The Russian gas cuts this week that led to a dramatic rise in gas prices are “politically motivated,” warned German Minister of Economy Robert Habeck. His comments came after gas prices on European markets had risen by about 70 percent since Monday following Russia’s decision to reduce gas flows by approximately 60 percent through the critical Nord Stream 1 gas pipeline.
“What happened there yesterday is a political decision,” Habeck stated during the Federal Press Conference on June 15.
The vital energy resource is now selling for more than €140 per MWh According to RIA Novosti, Russian Ambassador to the EU Vladimir Chizhov said persistent problems with repairs to compressor stations could lead to Russia shutting down the Nord Stream 1 pipeline altogether.
Such a scenario would be a disaster for Germany, as the country is dependent on gas supplies through the pipeline. Russia’s state-owned Gazprom has already cut gas supplies to Nord Stream 1 by about 60 percent this week, reducing its maximum supply from the usual 167 million cubic meters to 67 million cubic meters per day.
Winter is coming: German agency head warns of gas shortages, bankruptcies, and massive price hikes that will send ‘shockwaves throughout the country’
Inflation is already taking its toll on the German economy, but next winter is now being described in near apocalyptic terms by one prominent German agency head
Just this week, Klaus Müller, the head of Germany’s Federal Network Agency, painted a bleak picture for the upcoming winter, telling the German newspaper Rheinische Post that rising gas prices and bankruptcies will “send shockwaves throughout the country. Banks will ramp up their business with installment loans, and ailing companies will fall into insolvency.”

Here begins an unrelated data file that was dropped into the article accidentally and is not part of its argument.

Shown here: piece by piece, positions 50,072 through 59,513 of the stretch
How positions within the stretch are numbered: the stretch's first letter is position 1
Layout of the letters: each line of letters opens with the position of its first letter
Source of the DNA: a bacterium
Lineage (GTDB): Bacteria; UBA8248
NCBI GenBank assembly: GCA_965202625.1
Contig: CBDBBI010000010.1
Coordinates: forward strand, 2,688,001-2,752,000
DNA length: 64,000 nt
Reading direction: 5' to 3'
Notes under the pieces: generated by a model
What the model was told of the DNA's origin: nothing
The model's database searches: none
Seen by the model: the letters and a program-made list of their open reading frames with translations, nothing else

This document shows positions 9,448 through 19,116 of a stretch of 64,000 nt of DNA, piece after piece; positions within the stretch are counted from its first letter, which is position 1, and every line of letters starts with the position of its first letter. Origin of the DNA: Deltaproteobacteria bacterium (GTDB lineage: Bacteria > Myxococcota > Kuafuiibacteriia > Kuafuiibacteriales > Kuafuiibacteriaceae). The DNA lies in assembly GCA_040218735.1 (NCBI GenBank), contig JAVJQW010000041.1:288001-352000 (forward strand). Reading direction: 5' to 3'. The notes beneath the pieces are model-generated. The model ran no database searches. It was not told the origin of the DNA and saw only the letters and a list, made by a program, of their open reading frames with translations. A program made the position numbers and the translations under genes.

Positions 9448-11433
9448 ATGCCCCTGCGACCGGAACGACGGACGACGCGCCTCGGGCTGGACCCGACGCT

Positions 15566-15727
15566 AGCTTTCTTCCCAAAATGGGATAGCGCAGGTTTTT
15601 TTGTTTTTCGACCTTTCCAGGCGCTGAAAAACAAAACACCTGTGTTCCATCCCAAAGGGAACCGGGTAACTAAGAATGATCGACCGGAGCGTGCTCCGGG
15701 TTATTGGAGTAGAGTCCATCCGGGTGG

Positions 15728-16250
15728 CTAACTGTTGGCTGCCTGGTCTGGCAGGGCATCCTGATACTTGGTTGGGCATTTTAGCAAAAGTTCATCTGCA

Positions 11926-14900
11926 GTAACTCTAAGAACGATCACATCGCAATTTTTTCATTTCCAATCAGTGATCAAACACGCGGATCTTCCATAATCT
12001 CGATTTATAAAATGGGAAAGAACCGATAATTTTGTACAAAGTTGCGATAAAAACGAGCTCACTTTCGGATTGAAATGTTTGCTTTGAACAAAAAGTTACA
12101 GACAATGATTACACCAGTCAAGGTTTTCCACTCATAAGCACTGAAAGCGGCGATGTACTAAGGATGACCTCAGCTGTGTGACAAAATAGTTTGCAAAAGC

Müller’s agency serves as Germany’s regulatory office for electricity, gas, telecommunications, postal services, and railway markets, which means the agency is largely responsible for the sectors most likely to be affected by a Russian gas cut.
Although this week’s reduction in gas flow does not necessarily present an immediate emergency for Germany, the country is working to build up its natural gas reserves in preparation for winter. Any Russian cuts now mean that Germany could be left with critically low reserves in the near future.
Germany claims cuts are “politically motivated”
Germany is not the only country facing significant pressure. The Italian energy company Eni announced that Gazprom will supply it with only 65 percent of the agreed upon gas volume on Thursday, and Austria’s OMV stated that it would also be taking in less gas from Gazprom, according to a report from Czech news outlet Irozhlas.
The price of a key futures gas contract delivered in July reached €145 per MWh at the Title Transfer Facility’s (TTF) virtual trading hub in the Netherlands shortly after noon, an increase of about 20 percent compared to the previous day. TTF prices are decisive for the European market. On Monday, the price was slightly above €80, illustrating how fast the price has risen.